Getty Images

Jackson Public Schools remain closed due to low water pressure—or no water at all—in outdated school infrastructures, and many students are left wondering how they will eat during the day.

Mississippi’s capital city has struggled to function as subfreezing temperatures continue to cause water main breaks and hazardous driving conditions.

To date, 60 percent of JPS schools have low or inadequate water pressure, said JPS spokesperson Sherwin Johnson. District students have only had one day back in class since before the Christmas break, the Clarion-Ledger reports.

Gov. Phil Bryant has declared a state of emergency, and Jackson Mayor Chokwe Lumumba is asking the state for financial help as the crisis strains the city’s budget.


“This is a national issue. There have been major issues in New York, Philadelphia, all across the country as cities deal with aging infrastructure,” Lumumba said.

While school closures themselves are difficult for families to navigate—since parents and caregivers still have to work and child care is expensive—the most vulnerable students have been left without food.

“Since the water has been out, we have seen a couple of more kids come than normal,” said Tara Lindsey, director of volunteer services at Stewpot Community Services, to WJTV. “Normally, they would be able to eat at school but the water is out and the schools are closed.”


“We had a family that came in and she wanted to wrap up her food to take home with her, and I gave them extra food for the night because I knew they needed it, and she was so grateful, but it just breaks your heart when you see kids that are hungry,” Lindsey said.

Enter Allison Washington, a Jacksonian by birth who has worked in government relations for more than seven years. Washington and Jackson-based attorney C.J. Lawrence partnered to start a GoFundMe for JPS students that has raised almost $7,000 of the original goal of $25,000.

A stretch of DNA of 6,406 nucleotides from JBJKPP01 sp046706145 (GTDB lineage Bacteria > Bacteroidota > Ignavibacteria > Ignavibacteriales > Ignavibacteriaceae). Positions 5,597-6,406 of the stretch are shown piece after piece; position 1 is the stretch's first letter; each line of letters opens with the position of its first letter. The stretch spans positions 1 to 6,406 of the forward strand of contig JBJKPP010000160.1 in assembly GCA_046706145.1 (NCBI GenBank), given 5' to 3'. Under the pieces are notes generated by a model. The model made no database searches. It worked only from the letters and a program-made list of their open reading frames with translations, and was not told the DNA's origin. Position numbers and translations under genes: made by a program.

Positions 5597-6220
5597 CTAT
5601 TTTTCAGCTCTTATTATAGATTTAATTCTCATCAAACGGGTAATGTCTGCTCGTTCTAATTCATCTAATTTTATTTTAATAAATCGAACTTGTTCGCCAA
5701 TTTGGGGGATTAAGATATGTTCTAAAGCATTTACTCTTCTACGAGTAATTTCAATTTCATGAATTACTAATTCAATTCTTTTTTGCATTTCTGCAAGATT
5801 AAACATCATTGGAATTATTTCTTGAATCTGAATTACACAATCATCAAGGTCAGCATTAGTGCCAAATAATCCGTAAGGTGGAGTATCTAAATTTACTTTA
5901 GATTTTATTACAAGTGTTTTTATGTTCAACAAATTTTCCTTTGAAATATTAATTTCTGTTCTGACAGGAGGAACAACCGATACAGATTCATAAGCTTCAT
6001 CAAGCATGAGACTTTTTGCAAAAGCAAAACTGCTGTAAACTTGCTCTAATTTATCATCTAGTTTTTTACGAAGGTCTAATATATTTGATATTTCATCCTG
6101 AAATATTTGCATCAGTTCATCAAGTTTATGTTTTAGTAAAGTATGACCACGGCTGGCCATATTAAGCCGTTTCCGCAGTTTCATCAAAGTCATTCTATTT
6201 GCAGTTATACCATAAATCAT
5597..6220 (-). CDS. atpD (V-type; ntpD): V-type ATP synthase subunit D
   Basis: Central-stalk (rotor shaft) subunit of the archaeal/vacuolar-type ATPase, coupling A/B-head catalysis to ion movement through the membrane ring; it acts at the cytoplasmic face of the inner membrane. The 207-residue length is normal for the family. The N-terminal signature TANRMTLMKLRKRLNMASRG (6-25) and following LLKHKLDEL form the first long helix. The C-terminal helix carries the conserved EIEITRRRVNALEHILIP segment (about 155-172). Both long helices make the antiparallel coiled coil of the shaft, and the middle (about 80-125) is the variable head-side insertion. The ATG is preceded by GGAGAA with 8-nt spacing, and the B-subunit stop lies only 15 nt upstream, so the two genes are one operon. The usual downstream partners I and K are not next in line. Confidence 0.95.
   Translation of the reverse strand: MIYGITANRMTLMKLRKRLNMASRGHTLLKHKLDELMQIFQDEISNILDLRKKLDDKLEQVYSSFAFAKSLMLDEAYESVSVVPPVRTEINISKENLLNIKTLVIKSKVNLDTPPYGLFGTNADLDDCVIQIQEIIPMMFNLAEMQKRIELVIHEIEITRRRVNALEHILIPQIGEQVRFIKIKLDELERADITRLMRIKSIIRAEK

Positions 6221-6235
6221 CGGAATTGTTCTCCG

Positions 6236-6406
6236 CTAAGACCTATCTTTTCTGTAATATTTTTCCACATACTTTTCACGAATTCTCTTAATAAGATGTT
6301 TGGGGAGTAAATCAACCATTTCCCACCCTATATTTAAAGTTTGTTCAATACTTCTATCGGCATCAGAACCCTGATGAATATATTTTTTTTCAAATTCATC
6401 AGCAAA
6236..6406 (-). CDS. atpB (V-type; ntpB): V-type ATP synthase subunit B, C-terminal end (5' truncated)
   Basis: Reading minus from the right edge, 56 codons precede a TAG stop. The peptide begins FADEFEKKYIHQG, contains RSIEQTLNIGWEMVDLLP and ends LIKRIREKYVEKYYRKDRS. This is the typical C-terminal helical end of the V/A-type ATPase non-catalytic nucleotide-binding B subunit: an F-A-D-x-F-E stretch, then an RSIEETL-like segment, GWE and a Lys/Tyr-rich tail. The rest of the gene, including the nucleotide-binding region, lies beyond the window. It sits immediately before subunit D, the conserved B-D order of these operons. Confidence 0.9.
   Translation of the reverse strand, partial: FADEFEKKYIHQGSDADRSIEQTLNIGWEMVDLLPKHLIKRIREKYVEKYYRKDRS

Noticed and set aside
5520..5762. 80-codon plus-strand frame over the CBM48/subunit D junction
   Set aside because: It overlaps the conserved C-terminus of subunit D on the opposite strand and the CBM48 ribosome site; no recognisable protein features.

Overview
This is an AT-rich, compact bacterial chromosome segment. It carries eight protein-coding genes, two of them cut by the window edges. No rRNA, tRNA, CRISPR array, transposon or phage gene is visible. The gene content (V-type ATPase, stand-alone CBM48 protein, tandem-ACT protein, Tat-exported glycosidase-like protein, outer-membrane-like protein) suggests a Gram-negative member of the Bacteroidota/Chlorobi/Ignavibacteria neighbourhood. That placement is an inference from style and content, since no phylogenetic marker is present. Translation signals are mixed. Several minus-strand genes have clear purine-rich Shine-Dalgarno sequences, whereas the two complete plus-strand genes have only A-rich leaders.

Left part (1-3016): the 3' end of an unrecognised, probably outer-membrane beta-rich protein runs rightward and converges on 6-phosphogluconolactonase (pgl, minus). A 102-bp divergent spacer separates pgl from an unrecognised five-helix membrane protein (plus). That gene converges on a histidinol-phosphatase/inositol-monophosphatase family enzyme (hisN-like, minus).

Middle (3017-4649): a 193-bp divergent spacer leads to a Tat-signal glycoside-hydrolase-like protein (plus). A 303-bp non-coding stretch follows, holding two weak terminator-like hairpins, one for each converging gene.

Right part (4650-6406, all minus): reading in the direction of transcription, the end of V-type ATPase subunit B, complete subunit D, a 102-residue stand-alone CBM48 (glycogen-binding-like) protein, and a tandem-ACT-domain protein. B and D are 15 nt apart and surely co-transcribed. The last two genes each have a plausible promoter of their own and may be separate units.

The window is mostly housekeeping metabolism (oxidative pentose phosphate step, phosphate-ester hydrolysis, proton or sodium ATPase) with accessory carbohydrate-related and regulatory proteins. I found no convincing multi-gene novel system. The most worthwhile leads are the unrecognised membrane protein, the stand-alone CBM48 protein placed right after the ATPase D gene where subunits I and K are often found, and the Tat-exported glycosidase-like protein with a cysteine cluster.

“Being a mother is all the motivation that was needed,” Washington told The Root. “My maternal instinct immediately kicked in when I was informed that kids, JPS students in particular, were depending on local homeless shelters for meals. I voiced my concern on social media and from there, everything went into high gear.”

A growing army of community volunteers has organized to prepare lunches and deliver them to students without transportation.


Allison Washington via Facebook

While some in the community have accused the district of apathy or, at the very least, not being in tune with the specific needs of their students, Washington is focused on collaborating to do what’s best for students moving forward.

“I believe the district has more than enough on its plate,” Washington said. “My hope is to work closely with the district to face the issue of food security for Jackson’s youth and combat this issue head-on. I was grateful to see the district move into action by feeding families this past Saturday.”


Lawrence said that he was motivated to start the GoFundMe campaign out of necessity.

“While Allison and I were connected via Facebook, we had never met, but she shared what had been going on in Jackson with me,” Lawrence told The Root. “I felt compelled to get to work in any way that I could to assist in ensuring that young people would have access to food on days when they don’t have access to school breakfast and school lunch.

“We needed to be proactive in highlighting the food insecurity that students are facing, and address that issue in ways that will hopefully have a lasting impact,” Lawrence continued.


“This is an opportunity for us as the community, as the village, to step in and uplift these children,” Lawrence said. “This is something that I would like to see us continue to do to let our young people know we truly do care about them.”

Click the link below to support the campaign for Jackson youths affected by school closures.